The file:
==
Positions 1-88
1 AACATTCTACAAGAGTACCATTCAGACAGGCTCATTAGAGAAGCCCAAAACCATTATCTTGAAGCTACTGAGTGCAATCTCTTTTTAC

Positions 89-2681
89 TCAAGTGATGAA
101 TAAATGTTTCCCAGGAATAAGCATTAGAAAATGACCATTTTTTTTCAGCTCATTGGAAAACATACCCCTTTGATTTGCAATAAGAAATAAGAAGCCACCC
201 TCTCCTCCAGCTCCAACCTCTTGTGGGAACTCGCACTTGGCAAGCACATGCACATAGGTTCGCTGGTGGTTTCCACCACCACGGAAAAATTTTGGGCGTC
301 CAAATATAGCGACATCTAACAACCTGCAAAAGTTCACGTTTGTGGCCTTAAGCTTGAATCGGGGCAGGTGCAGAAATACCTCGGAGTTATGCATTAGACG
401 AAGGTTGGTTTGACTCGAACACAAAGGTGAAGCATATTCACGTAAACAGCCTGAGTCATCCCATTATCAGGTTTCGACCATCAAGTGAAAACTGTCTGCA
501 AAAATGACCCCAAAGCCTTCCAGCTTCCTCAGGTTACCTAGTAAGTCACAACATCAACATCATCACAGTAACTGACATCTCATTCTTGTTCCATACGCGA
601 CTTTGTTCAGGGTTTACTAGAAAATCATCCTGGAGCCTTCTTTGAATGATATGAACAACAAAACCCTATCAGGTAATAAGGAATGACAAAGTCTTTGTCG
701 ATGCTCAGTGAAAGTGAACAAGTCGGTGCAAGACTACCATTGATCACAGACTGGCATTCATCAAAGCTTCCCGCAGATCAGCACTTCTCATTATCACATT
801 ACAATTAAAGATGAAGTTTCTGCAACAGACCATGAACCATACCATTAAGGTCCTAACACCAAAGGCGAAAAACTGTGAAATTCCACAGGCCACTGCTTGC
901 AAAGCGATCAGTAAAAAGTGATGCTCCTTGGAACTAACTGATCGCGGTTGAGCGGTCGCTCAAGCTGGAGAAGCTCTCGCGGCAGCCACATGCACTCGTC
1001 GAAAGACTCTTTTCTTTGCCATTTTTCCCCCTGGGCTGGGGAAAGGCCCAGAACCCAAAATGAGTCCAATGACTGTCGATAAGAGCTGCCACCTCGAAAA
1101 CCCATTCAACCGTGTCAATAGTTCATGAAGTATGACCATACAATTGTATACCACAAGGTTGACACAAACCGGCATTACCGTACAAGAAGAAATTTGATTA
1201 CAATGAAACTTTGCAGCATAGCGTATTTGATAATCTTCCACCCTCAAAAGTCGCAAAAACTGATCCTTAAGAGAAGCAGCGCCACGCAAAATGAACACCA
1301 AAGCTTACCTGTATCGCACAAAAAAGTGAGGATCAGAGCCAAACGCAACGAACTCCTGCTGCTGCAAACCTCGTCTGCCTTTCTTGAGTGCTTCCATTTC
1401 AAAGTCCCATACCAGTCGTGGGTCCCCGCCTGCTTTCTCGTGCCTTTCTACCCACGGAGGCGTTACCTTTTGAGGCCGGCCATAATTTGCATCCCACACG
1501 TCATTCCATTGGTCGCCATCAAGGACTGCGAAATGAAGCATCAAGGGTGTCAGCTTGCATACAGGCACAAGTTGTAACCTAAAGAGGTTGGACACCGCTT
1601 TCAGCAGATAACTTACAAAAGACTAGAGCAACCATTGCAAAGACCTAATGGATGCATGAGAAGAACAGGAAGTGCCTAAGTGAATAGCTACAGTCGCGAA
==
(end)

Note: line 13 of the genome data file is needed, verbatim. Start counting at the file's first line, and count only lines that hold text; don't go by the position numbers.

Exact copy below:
901 AAAGCGATCAGTAAAAAGTGATGCTCCTTGGAACTAACTGATCGCGGTTGAGCGGTCGCTCAAGCTGGAGAAGCTCTCGCGGCAGCCACATGCACTCGTC